Like many great ideas, true Irish coffee is a simple one.
It doesn’t have firm, snowy peaks of whipped cream on top. It doesn’t sport curls of chocolate or sprinkles of cocoa. It is not shaken. It is simply stirred. Yet this straightforward warming cocktail has had staying power for generations.
Joe Sheridan, a bartender at Foynes airport in County Limerick, Ireland (near the present-day Shannon airport) is credited with creating the cocktail in 1942, according to Simon Difford in his “Encyclopedia of Cocktails.” Then an American is credited with spreading the word. In 1947, when the majority of transatlantic flights used to stop and refuel in Ireland, Stanton “Stan” Delaplane, a journalist for the San Francisco Chronicle, found himself at Sheridan’s bar. Delaplane tried Sheridan’s Irish Coffee and was impressed that when he returned home, he passed the recipe onto the bartender at his local bar, the Buena Vista Café in San Francisco. The recipe spread and the drink became a classic.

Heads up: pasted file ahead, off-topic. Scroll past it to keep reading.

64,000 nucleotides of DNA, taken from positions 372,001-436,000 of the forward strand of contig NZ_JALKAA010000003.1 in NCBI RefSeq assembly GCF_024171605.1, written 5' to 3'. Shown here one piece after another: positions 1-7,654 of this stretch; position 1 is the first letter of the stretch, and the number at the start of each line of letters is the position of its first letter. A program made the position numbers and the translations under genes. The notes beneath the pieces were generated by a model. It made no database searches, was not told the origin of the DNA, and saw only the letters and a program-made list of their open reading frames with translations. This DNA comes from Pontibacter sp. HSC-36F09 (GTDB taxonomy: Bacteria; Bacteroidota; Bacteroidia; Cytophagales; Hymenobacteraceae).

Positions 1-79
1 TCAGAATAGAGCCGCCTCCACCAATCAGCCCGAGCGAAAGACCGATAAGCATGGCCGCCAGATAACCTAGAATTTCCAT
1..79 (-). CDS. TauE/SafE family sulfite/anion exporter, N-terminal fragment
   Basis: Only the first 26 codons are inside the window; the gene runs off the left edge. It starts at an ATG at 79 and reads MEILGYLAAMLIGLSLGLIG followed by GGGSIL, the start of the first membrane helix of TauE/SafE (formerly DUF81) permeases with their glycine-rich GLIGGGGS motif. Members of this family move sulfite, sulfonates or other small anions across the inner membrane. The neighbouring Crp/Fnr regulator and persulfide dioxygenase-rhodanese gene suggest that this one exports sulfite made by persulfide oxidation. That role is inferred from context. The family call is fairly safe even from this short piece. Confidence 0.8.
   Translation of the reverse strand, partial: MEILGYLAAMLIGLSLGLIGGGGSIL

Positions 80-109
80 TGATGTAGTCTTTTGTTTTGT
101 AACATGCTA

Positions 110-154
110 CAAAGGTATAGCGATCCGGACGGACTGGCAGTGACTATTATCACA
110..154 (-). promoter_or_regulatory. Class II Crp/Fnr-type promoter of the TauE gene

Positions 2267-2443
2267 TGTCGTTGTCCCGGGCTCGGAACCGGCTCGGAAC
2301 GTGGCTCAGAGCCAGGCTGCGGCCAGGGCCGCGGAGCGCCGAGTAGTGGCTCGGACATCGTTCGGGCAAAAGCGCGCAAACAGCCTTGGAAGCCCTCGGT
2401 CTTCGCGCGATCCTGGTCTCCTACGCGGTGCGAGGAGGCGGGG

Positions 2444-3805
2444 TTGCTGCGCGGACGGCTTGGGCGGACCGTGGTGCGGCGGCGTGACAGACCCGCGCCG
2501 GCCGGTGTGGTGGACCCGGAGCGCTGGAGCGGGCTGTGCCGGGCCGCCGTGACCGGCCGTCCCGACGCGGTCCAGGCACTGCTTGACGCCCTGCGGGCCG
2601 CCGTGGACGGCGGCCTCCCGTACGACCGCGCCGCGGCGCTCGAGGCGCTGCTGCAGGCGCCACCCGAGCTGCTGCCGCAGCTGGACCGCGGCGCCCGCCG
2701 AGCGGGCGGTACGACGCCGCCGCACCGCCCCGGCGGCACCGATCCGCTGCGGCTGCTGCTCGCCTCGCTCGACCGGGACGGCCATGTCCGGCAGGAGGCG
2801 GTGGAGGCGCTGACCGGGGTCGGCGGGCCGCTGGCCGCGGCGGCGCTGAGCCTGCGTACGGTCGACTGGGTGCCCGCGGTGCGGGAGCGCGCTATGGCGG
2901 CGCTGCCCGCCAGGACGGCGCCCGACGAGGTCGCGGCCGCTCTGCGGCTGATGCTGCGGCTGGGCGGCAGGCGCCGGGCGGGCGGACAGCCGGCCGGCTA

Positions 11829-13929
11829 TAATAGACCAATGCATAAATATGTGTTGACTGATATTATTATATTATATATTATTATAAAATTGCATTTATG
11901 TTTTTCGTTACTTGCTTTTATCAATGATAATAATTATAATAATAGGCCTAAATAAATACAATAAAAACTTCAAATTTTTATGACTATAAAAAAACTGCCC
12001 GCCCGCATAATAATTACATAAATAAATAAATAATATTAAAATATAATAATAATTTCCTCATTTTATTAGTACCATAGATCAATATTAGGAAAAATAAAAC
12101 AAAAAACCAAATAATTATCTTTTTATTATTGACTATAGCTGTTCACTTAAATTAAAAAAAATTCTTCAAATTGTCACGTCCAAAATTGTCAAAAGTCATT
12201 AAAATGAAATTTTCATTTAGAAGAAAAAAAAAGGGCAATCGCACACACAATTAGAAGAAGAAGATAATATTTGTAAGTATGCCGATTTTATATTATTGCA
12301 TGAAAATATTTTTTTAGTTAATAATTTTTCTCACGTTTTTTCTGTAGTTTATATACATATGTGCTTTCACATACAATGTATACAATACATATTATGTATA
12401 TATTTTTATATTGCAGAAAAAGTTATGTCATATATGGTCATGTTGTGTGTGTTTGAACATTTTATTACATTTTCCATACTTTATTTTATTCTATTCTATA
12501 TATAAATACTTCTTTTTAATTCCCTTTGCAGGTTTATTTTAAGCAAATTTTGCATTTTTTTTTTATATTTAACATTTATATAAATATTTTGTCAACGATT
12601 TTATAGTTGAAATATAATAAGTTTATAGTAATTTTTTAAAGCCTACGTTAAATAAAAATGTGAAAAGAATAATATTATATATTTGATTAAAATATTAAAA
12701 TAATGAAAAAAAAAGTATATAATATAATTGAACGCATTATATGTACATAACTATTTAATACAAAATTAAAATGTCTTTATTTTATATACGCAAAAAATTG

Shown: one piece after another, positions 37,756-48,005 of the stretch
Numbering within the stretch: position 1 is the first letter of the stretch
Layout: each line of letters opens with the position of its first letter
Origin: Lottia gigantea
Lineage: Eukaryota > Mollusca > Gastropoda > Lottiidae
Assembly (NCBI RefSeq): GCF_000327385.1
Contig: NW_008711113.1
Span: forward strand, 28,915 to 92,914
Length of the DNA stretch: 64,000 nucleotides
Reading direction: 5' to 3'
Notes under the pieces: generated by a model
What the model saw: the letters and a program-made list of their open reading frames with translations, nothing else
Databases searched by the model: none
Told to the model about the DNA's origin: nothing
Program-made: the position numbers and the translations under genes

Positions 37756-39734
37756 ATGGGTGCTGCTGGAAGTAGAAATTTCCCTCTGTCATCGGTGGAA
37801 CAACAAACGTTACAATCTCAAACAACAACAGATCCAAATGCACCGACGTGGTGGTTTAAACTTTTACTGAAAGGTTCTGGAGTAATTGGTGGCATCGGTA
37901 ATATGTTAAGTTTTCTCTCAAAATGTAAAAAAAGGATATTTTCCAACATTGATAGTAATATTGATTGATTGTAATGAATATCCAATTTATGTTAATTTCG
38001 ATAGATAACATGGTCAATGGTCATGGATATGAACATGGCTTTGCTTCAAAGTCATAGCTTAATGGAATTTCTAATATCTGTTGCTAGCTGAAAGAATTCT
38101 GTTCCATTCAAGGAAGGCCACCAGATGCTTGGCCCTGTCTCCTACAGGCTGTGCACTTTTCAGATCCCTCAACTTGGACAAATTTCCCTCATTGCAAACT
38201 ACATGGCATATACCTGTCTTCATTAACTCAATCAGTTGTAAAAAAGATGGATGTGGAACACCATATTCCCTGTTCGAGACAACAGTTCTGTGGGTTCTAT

Like most great ideas, this one is very simple – coffee with a whiskey kick. If you want to shake it up with a coffee liqueur and serve in a martini glass or garnish with chocolate curls or cocoa sprinkles, that might be a tasty drink – it just won’t be an original Irish coffee.
- Mary Subialka for DRINKS Magazine
Recipe: Irish Coffee
1-ounce Irish Whiskey
hot brewed coffee
lightly whipped double cream
sugar syrup to taste (optional)
Mix whiskey, coffee, and sugar syrup in a heatproof glass making sure the coffee is piping hot. Float the lightly whipped cream by gently pouring over a flat-bottomed bar spoon or teaspoon.
Find this, and other recipes in the Spring DRINKS Magazine, available now at Surdyk’s.